Robert Mueller's Statement About The Russia Investigation Doubled Down On These Important Facts
Everyone, the moment we've been waiting for has finally arrived. Since the special counsel's redacted report was publicly released on April 18, there's been whispers about whether he would be asked to testify. Well, it doesn't look like he'll be taking the stand anytime soon, because Robert Mueller's statement about the Russia investigation tells us all we apparently need to know about his conclusions.
On Wednesday, May 29, Special Counsel Robert Mueller finally addressed the drama surrounding his investigation into whether the Trump campaign actively colluded with Russian operatives during the 2016 presidential election. During his first press conference on May 29, Mueller announced that the investigation was "complete" and that he would officially be closing down the special counsel's office and retiring from the Department of Justice (DOJ) in order to "resume with private life." However, the special counsel did make sure to note some important facts that came out of his investigation, in an apparent effort to clear up misunderstandings and speak authoritatively on his report.
In his remarks, Mueller stated that charging President Donald Trump was an option he and his office could not consider, seeing as the DOJ's policy states a sitting president cannot be indicted while in office, in order to prevent governmental instability. Later, Mueller also confirmed that Russian operatives did launch a "sophisticated" attack on Democratic computers that influenced the 2016 presidential election. However, Mueller did state that that the Trump campaign did not conspire with Russia. He also clarified that he did not intend to testify before Congress, as some lawmakers have called for, and if he did he wouldn't say anything beyond what's in the report.
More than anything, though, he told America to go home and do the reading. "It's important the office's written work speaks for itself," Mueller told reporters during the press conference.
Mueller did not accept any questions from reporters after the press conference.
A redacted version of the report may have been submitted publicly on April 18, but Attorney General William Barr released a summary of Mueller's findings on Sunday, March 24 detailing some of the special counsel's key points. In Barr's summary, the attorney general stated that Mueller found no evidence of collusion between the Trump campaign and Russia, and that the DOJ concluded that the president had not obstructed justice. Despite Barr's summary, that would hardly be the last we heard about this investigation.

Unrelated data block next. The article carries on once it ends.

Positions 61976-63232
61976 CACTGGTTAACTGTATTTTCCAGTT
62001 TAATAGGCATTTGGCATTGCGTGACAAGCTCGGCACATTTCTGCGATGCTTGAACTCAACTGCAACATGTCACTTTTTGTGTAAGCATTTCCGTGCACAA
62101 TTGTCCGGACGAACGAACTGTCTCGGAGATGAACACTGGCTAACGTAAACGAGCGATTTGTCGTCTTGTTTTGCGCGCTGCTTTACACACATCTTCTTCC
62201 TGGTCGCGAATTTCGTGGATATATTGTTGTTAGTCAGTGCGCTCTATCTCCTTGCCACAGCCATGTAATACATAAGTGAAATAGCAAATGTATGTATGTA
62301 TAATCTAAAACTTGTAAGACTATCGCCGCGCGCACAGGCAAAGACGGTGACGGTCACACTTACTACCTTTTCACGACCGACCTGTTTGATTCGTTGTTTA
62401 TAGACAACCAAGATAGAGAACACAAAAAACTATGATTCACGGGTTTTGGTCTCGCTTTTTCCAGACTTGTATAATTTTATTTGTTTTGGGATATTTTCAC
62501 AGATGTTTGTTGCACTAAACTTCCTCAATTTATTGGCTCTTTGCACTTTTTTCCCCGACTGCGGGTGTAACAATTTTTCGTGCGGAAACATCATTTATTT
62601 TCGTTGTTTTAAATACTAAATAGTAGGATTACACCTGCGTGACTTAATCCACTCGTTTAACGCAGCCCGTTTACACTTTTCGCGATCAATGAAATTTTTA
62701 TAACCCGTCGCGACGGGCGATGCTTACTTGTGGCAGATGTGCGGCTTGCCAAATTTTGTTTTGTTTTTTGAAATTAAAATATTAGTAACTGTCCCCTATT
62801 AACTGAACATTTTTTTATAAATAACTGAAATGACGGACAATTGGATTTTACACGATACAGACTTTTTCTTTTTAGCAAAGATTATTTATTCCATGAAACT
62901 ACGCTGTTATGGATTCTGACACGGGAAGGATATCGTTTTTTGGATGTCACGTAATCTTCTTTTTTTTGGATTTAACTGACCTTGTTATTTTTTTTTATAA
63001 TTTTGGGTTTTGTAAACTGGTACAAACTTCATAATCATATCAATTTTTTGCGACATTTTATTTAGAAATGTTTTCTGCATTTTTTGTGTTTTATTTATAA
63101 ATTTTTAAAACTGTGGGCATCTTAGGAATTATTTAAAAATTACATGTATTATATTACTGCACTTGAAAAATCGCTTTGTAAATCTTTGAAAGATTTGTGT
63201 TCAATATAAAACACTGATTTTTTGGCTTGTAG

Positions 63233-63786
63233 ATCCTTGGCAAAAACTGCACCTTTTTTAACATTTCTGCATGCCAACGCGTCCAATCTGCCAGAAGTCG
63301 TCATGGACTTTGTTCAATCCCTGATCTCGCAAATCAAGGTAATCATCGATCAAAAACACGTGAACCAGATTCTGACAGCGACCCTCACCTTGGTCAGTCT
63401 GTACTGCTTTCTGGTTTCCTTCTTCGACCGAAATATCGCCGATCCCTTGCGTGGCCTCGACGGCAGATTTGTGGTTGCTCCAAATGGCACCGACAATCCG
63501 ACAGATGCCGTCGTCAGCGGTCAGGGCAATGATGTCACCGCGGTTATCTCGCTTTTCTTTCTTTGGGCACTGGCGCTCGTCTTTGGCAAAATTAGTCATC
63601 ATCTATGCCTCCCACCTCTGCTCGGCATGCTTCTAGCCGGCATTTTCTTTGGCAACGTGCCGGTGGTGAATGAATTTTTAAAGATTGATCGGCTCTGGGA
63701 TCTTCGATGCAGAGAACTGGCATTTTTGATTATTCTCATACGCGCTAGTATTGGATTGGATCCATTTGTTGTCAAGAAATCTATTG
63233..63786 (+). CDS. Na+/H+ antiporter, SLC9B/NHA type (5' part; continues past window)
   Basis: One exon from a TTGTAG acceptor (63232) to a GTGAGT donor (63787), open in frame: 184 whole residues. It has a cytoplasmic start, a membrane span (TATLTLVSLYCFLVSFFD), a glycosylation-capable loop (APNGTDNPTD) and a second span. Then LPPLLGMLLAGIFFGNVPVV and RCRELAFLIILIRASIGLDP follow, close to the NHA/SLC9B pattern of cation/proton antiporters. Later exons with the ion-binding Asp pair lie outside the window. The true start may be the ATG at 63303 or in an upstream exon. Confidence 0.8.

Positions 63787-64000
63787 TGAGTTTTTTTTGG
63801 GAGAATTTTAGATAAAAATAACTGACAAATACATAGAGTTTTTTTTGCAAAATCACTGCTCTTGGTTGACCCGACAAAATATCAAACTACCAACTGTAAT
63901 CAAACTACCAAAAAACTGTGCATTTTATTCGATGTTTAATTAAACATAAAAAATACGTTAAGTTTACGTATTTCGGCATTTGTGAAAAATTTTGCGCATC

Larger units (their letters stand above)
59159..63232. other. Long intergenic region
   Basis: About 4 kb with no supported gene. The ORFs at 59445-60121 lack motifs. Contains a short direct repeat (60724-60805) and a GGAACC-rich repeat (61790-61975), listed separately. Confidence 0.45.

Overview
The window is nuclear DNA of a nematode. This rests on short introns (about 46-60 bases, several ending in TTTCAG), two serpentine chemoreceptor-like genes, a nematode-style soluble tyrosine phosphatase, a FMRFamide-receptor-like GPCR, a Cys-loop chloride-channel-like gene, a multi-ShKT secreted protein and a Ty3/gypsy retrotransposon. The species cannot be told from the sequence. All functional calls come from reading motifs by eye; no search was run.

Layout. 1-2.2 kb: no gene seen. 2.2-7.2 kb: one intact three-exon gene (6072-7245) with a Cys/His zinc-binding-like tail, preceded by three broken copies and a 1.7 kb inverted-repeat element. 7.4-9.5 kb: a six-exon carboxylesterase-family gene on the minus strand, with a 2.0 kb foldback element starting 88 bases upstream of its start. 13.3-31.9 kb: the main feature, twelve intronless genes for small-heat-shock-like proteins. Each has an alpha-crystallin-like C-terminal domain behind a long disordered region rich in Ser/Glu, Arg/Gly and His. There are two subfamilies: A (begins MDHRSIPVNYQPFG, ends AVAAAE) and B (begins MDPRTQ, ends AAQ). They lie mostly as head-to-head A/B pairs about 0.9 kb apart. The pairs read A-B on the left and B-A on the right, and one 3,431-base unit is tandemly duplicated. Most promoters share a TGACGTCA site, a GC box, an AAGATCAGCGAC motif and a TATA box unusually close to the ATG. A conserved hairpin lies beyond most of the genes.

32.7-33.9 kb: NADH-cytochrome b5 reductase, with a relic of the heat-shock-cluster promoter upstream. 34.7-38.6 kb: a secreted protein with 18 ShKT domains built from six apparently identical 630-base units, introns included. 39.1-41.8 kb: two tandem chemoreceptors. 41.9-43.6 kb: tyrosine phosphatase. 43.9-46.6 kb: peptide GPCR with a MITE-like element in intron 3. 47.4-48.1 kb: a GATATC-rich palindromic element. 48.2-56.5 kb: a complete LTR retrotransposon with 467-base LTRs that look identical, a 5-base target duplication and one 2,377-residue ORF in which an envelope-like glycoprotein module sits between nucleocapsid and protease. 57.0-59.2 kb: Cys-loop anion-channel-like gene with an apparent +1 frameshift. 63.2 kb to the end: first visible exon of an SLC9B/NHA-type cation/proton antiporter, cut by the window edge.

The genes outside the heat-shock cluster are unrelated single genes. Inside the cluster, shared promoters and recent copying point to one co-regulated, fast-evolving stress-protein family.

Following Barr's summary of Mueller's report, the attorney general received criticism for his handling of the findings, particularly after some suggested he had mischaracterized Mueller's conclusions. On April 30, Barr appeared before the Senate Judiciary Committee and was grilled about the investigation, particularly his controversial summary. That same day, a March 27 letter written by Mueller was publicly released by members of the House Judiciary Committee, where the special counsel said he didn't believe Barr explained his findings clearly. Mueller wrote,
The summary letter the Department sent to Congress and released to the public late in the afternoon of March 24 did not fully capture the context, nature, and substance of this office's work and conclusion.
In Mueller's letter, the special counsel also said that Barr's summary caused "confusion" among the public. He wrote,
There is now public confusion about critical aspects of the results of our investigation. This threatens to undermine a central purpose for which the Department appointed the Special Counsel: to assure full public confidence in the outcome of the investigations.
Elite Daily previously reached out to both the office of the attorney general and special counsel for further comment about the letter and the apparent disagreement on characterization, but did not hear back.
But it looks like when it comes to the different interpretations, we've got all we're going to get out of Mueller. In his May 29 statement, Mueller stated that he does not intend to testify, and he hopes that his public statement will be the only time he speaks regarding the report and its conclusions.
In the meantime, at least this statement from Mueller is offering some closure to this Russian investigation saga. If we can call it that.